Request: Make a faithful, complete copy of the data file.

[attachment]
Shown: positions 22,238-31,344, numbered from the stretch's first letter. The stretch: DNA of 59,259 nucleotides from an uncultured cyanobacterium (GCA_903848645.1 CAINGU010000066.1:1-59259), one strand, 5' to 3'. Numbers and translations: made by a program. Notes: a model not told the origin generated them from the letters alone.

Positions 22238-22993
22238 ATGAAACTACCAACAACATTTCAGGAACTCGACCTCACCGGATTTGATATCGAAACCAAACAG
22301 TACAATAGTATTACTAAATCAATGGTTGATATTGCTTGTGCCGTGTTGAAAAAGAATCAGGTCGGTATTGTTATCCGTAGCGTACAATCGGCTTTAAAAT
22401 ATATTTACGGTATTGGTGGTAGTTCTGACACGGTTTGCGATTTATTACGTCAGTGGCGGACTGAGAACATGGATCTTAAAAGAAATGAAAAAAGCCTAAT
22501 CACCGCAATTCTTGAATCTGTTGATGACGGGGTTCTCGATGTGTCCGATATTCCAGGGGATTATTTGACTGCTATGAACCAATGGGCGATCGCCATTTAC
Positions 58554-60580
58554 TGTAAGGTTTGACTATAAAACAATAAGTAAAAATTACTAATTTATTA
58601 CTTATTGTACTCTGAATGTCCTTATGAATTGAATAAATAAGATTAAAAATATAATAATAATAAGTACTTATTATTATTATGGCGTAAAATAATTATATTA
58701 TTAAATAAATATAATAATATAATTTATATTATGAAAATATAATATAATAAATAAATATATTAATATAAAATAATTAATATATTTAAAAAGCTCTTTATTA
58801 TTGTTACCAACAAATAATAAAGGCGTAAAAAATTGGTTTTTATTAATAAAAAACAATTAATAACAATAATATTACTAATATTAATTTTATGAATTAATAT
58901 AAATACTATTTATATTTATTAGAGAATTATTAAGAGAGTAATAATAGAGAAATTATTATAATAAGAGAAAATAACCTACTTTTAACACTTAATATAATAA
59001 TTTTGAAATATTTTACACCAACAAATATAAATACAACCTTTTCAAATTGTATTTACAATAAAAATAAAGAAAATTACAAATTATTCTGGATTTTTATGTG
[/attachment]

Shown: positions 22,238-31,344, numbered from the stretch's first letter. The stretch: DNA of 59,259 nucleotides from an uncultured cyanobacterium (GCA_903848645.1 CAINGU010000066.1:1-59259), one strand, 5' to 3'. Numbers and translations: made by a program. Notes: a model not told the origin generated them from the letters alone.

Positions 22238-22993
22238 ATGAAACTACCAACAACATTTCAGGAACTCGACCTCACCGGATTTGATATCGAAACCAAACAG
22301 TACAATAGTATTACTAAATCAATGGTTGATATTGCTTGTGCCGTGTTGAAAAAGAATCAGGTCGGTATTGTTATCCGTAGCGTACAATCGGCTTTAAAAT
22401 ATATTTACGGTATTGGTGGTAGTTCTGACACGGTTTGCGATTTATTACGTCAGTGGCGGACTGAGAACATGGATCTTAAAAGAAATGAAAAAAGCCTAAT
22501 CACCGCAATTCTTGAATCTGTTGATGACGGGGTTCTCGATGTGTCCGATATTCCAGGGGATTATTTGACTGCTATGAACCAATGGGCGATCGCCATTTAC
Positions 58554-60580
58554 TGTAAGGTTTGACTATAAAACAATAAGTAAAAATTACTAATTTATTA
58601 CTTATTGTACTCTGAATGTCCTTATGAATTGAATAAATAAGATTAAAAATATAATAATAATAAGTACTTATTATTATTATGGCGTAAAATAATTATATTA
58701 TTAAATAAATATAATAATATAATTTATATTATGAAAATATAATATAATAAATAAATATATTAATATAAAATAATTAATATATTTAAAAAGCTCTTTATTA
58801 TTGTTACCAACAAATAATAAAGGCGTAAAAAATTGGTTTTTATTAATAAAAAACAATTAATAACAATAATATTACTAATATTAATTTTATGAATTAATAT
58901 AAATACTATTTATATTTATTAGAGAATTATTAAGAGAGTAATAATAGAGAAATTATTATAATAAGAGAAAATAACCTACTTTTAACACTTAATATAATAA
59001 TTTTGAAATATTTTACACCAACAAATATAAATACAACCTTTTCAAATTGTATTTACAATAAAAATAAAGAAAATTACAAATTATTCTGGATTTTTATGTG